During surgical bypass, blood flow is rerouted around a blocked blood vessel. Often, a portion of a vein from another area of the body is removed and then reconnected above and below the block. This procedure can be used for vertebral arteries, iliac arteries, renal arteries, the subclavian artery in the shoulder, peripheral blood vessels and the aorta.
Also Known As:
- Heart bypass
- Cardiac surgery
- Surgical bypass for venous disease
- Surgical bypass for arterial disease
Conditions Treated with Surgical Bypass:
Surgical bypass is utilized to treat atherosclerosis, peripheral arterial disease and venous disease.
Non-surgical alternatives to surgical bypass include weight loss, lifestyle changes and cutting out tobacco. Medication can also be used to prevent the progression of atherosclerosis. There are no comparable surgical alternatives to the procedure.
Anesthesia with Surgical Bypass:
Surgical bypass is performed under general anesthesia, which means that the patient is asleep and completely unaware during the procedure.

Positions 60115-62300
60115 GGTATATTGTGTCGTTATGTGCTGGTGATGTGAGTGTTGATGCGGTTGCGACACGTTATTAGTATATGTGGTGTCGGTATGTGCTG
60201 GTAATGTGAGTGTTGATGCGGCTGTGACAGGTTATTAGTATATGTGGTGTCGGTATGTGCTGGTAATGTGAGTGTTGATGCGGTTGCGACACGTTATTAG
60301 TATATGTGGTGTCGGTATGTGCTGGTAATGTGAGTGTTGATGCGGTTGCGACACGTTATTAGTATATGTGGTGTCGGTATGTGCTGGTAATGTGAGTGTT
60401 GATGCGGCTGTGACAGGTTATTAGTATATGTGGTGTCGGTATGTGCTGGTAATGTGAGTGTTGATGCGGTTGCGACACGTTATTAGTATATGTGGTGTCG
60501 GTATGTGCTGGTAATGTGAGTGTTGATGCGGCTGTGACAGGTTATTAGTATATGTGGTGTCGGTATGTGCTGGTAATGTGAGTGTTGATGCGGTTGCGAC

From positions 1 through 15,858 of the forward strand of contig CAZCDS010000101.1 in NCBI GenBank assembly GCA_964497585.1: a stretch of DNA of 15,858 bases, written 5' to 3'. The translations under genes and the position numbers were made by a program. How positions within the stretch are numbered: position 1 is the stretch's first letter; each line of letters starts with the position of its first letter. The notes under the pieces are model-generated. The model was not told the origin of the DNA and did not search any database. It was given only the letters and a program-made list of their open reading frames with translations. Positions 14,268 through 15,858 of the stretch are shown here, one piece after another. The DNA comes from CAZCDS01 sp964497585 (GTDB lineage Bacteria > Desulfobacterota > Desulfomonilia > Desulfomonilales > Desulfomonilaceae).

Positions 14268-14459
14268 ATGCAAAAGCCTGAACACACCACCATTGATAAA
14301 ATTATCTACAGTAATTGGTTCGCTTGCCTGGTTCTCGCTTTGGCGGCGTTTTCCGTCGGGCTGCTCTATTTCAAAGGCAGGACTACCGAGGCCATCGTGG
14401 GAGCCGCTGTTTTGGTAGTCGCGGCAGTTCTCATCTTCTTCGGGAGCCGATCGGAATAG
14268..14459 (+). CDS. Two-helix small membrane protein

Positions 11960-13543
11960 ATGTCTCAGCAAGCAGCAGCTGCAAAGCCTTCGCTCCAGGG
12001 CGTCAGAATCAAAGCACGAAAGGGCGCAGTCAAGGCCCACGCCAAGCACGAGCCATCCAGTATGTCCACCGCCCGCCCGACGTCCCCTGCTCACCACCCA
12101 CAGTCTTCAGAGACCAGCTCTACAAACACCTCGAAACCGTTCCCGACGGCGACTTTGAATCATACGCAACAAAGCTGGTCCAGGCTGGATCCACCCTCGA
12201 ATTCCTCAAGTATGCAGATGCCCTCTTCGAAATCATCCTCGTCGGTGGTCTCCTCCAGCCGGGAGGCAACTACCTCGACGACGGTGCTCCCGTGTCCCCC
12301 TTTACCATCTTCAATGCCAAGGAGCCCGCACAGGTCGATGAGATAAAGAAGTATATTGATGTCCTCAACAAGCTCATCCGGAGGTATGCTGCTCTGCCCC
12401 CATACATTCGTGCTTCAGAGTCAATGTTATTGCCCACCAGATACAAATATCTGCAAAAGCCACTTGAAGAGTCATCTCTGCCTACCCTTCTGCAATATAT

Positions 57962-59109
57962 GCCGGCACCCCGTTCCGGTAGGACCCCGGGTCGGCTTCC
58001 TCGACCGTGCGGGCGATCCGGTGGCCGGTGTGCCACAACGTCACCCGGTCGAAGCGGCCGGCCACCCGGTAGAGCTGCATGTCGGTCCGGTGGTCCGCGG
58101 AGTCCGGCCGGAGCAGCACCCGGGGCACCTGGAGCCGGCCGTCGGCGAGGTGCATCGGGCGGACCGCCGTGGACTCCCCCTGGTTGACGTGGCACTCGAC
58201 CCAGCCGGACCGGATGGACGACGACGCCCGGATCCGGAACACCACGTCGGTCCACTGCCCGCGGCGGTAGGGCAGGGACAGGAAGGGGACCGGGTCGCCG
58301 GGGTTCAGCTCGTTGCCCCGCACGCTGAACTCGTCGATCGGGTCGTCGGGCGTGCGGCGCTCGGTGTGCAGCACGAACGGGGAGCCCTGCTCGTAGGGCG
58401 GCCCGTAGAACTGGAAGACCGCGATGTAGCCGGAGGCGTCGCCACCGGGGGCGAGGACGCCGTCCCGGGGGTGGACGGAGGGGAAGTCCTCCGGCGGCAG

Potential Complications from Surgical Bypass:
Possible risks following surgical bypass include swelling, infection, bleeding and a negative reaction to the anesthesia. It is also possible to experience blood vessel damage, stroke and a heart attack. Some patients need blood thinners and physical therapy following surgical bypass.
Prognosis after Surgical Bypass:
The prognosis for a positive end result following surgical bypass is good. In fact, most vessel grafts last 10 years or longer.
Recovery from Surgical Bypass:
The total recovery time after surgical bypass is one to five months.